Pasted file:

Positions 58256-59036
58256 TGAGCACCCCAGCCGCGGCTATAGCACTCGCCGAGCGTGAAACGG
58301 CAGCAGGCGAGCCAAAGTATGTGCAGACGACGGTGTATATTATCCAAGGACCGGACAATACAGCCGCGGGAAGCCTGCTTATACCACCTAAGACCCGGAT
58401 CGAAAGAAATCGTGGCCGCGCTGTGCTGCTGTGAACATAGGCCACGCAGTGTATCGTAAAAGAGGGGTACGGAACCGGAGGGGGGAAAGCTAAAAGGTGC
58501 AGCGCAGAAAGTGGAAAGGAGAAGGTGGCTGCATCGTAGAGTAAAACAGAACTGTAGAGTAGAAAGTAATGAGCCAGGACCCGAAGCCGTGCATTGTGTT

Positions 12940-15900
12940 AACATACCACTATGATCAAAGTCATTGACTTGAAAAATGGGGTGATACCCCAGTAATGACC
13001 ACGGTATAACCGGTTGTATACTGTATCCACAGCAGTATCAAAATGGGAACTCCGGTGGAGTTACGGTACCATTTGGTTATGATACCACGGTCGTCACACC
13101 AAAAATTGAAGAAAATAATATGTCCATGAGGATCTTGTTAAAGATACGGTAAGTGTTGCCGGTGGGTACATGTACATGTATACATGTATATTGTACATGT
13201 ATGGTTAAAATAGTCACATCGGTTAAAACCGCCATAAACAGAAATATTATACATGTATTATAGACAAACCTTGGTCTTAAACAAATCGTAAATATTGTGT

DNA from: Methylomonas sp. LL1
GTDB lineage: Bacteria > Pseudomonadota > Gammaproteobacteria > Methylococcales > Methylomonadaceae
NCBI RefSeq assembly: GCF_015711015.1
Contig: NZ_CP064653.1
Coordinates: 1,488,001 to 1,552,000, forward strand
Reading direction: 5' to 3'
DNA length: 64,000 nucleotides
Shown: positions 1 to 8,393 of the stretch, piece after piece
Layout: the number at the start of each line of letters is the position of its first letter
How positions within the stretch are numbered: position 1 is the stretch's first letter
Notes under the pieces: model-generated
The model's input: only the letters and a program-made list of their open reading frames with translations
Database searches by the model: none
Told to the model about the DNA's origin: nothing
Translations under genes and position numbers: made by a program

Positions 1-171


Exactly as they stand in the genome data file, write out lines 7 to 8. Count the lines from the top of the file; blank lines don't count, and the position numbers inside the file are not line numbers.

12940 AACATACCACTATGATCAAAGTCATTGACTTGAAAAATGGGGTGATACCCCAGTAATGACC
13001 ACGGTATAACCGGTTGTATACTGTATCCACAGCAGTATCAAAATGGGAACTCCGGTGGAGTTACGGTACCATTTGGTTATGATACCACGGTCGTCACACC